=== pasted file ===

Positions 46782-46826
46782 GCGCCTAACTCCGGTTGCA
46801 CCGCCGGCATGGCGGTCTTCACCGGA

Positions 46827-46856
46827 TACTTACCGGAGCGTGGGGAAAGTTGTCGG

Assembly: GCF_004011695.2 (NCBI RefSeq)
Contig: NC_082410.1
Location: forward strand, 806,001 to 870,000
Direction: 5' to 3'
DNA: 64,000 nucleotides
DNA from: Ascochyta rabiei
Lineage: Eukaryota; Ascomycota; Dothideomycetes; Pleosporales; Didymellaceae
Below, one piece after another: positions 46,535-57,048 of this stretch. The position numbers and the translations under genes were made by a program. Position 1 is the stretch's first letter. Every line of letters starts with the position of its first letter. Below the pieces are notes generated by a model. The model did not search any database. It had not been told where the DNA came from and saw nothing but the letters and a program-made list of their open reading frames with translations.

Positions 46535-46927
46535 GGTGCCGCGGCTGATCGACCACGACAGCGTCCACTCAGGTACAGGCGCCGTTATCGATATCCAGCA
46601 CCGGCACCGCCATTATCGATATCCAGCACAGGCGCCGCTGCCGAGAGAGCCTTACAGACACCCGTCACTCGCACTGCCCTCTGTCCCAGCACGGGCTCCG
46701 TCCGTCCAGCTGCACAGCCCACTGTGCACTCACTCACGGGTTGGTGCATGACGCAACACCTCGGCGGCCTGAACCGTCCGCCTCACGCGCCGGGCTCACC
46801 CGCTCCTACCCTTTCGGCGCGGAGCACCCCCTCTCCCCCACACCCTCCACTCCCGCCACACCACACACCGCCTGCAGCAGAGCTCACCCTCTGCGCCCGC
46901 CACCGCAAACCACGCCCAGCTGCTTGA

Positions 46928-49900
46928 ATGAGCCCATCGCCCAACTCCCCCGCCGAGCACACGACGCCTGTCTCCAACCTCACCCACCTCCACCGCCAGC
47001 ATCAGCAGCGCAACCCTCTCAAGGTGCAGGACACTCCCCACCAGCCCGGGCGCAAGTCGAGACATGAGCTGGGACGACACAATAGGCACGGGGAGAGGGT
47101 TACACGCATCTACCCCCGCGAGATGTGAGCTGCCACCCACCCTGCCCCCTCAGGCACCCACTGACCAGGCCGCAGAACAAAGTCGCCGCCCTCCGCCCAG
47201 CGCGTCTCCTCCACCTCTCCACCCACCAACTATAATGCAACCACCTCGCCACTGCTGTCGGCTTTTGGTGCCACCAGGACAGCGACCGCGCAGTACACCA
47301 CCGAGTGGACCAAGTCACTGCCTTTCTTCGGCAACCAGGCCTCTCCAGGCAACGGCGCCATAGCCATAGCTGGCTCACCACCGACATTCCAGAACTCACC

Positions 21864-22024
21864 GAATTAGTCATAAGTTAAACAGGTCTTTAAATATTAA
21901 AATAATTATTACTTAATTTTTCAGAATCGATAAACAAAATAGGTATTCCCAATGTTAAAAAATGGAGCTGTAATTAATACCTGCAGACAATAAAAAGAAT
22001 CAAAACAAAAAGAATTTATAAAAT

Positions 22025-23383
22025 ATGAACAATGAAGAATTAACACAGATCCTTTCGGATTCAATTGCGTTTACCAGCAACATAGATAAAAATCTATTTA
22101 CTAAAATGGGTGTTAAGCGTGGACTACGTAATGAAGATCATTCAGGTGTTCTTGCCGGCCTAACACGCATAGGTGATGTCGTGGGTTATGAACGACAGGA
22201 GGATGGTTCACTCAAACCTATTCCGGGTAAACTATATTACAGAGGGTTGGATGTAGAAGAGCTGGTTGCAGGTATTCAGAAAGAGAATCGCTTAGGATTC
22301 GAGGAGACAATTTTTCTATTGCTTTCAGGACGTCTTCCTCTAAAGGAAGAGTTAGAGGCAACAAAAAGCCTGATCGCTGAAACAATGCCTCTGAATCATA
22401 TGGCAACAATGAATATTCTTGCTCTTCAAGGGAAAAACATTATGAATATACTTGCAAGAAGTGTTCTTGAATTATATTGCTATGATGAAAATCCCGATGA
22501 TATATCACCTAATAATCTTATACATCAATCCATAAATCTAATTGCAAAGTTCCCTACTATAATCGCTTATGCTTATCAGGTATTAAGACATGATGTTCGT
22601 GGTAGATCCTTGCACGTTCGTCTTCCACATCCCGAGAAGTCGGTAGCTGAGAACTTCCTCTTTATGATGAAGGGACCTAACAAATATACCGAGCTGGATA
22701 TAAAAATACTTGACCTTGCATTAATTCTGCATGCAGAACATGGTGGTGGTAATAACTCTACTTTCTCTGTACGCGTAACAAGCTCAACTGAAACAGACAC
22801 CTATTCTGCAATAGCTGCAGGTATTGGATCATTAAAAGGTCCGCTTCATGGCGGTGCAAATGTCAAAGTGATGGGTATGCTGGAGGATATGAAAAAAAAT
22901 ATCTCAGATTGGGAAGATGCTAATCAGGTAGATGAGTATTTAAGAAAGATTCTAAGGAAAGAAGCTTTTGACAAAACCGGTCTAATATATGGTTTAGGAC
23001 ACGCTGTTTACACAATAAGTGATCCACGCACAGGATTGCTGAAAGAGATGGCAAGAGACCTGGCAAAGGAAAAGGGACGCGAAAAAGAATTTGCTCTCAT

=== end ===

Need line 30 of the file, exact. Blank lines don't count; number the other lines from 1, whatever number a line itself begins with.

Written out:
Positions 22025-23383